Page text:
By Al Donato
Often, creating is a conduit for catharsis. It’s why Tammy Duplantis made Heartbeat For Barney, a game tribute for her friend who passed away last September.
Load up and you’re greeted with a great grey expanse, interrupted by three humming lines moving forever right. They loop once they hit an edge, like a lifeline monitor grafted to an Etch A Sketch. You can move up and down, but you can never go backwards nor stop the lines from singing. This is Barney’s heartbeat immortalized as drone music.
A Baton Rouge artist now based in California, Duplantis and Barney Canson bonded over a love for music and guitar blues. She describes him as someone sincerely kind, who would make an effort to tell others he liked their company. To commemorate Canson, Duplantis and other musical friends staged a 24-hour drone music marathon at a university chapel. Her instrument of choice was the Game Boy; on it, a prototype for Heartbeat for Barney.
Duplantis was drawn to the Game Boy – an almost 30-year console, largely obsolete – because of its limitations and physicality. With three notes and a white noise filter, she found herself wanting to push what it was capable of.
“Now that it isn’t a shiny new tool, when people see one and play with them, it brings back more of consciousness. They think about the fact that they’re playing a game,” she says.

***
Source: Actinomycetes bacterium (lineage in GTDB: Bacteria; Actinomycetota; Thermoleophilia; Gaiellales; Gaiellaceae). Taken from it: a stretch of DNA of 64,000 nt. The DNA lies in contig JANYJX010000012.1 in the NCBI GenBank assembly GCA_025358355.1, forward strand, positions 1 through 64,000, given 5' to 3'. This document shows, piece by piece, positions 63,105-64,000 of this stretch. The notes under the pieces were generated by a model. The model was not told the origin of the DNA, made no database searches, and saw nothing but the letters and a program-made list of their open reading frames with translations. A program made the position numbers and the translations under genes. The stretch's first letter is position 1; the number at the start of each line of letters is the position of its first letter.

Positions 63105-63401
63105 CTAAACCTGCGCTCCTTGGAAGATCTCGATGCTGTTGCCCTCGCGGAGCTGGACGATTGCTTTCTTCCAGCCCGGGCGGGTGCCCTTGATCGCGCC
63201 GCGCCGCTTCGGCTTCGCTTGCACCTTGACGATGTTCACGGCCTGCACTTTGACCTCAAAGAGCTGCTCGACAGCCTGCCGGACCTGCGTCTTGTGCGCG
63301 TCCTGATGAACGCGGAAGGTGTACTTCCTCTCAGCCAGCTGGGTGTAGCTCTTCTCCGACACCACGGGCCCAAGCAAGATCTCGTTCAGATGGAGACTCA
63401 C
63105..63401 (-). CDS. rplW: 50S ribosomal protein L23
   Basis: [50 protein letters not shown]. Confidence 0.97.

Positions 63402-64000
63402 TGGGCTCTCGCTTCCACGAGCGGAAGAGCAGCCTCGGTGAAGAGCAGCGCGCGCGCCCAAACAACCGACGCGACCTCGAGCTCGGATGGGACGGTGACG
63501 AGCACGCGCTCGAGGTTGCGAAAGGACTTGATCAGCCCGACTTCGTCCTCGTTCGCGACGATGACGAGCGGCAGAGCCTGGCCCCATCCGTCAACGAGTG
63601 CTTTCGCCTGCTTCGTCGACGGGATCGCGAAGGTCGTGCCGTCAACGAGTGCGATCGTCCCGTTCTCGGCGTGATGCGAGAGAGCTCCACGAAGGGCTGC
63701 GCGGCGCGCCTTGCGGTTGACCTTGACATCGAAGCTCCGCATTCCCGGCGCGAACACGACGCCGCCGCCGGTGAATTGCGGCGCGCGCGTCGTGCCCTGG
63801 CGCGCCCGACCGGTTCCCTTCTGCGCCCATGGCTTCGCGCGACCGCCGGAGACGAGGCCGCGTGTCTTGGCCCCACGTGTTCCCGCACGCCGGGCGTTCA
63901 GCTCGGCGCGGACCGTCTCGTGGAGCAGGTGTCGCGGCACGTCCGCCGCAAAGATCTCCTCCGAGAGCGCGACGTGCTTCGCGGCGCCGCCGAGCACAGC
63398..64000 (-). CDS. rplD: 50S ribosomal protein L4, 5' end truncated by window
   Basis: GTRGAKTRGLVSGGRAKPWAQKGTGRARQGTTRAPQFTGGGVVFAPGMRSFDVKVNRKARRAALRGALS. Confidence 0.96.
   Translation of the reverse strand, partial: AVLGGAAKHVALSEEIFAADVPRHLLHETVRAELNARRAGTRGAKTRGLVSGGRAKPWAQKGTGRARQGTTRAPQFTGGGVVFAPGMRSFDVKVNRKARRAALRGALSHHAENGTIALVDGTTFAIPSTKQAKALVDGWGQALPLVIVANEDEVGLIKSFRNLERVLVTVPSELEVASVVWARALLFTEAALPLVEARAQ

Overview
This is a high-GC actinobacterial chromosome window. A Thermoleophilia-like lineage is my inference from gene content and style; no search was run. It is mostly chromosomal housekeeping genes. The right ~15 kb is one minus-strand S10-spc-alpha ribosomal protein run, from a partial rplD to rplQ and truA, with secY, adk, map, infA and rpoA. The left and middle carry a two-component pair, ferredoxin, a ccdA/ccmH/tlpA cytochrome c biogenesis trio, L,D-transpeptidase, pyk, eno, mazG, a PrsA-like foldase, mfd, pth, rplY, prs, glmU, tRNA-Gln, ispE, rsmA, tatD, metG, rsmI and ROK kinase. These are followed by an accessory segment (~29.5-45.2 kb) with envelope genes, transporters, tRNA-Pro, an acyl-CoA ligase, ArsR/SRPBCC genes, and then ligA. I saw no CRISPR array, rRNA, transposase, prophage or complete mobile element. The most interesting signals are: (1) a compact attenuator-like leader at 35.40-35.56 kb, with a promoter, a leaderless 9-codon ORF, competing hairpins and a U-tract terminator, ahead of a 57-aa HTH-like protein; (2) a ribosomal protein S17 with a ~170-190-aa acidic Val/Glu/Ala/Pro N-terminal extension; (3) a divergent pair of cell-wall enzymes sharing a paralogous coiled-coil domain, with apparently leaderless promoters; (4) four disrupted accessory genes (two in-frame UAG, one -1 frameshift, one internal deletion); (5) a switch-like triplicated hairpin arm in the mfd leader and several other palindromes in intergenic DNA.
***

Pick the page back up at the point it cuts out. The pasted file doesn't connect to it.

This mindful gameplay synchronizes with drone music, a genre known for its unending tones. A tinnitus-like ringing encircles Barnye’s heartbeat, which in itself emits a motor purr when lines drag up or down. As the player listens to his heartbeat, the frequencies reveal multitudes; a song that is both funeral chant and rejoicing hymn. This is how Duplantis says goodbye and hello to Barney at the same time.
Heartbeat for Barney conceptualizes grief as something that can be transferred from maker to player; the playfulness of the medium cuts through the usual decorum of the mourning process, and demands that the player engage with the feelings experienced by the creator during the development process. Barney’s heartbeat doesn’t seek an appropriate response or a pithy consoling statement. There isn’t a right way to interact, just as there is no right way to mourn.
In response to another friend’s death, Duplantis had made a previous game that was cathartic, but evoked helplessness and a downward spiral. With Heartbeat For Barney, she hoped to instead capture the essence of what made him caring and beloved.
Since grief is something carried within us forever, it makes sense that Duplantis put the onus for closure on the player.
“I thought for a long time how to end it [the game]. I couldn’t. So I put that on the player. At some point you need to walk away from this,” she says. “I can’t stop it … it’s up to you how to end the heartbeat.”
Download Heartbeat for Barney at deltagardner.itch.io/heartbeat-for-barney.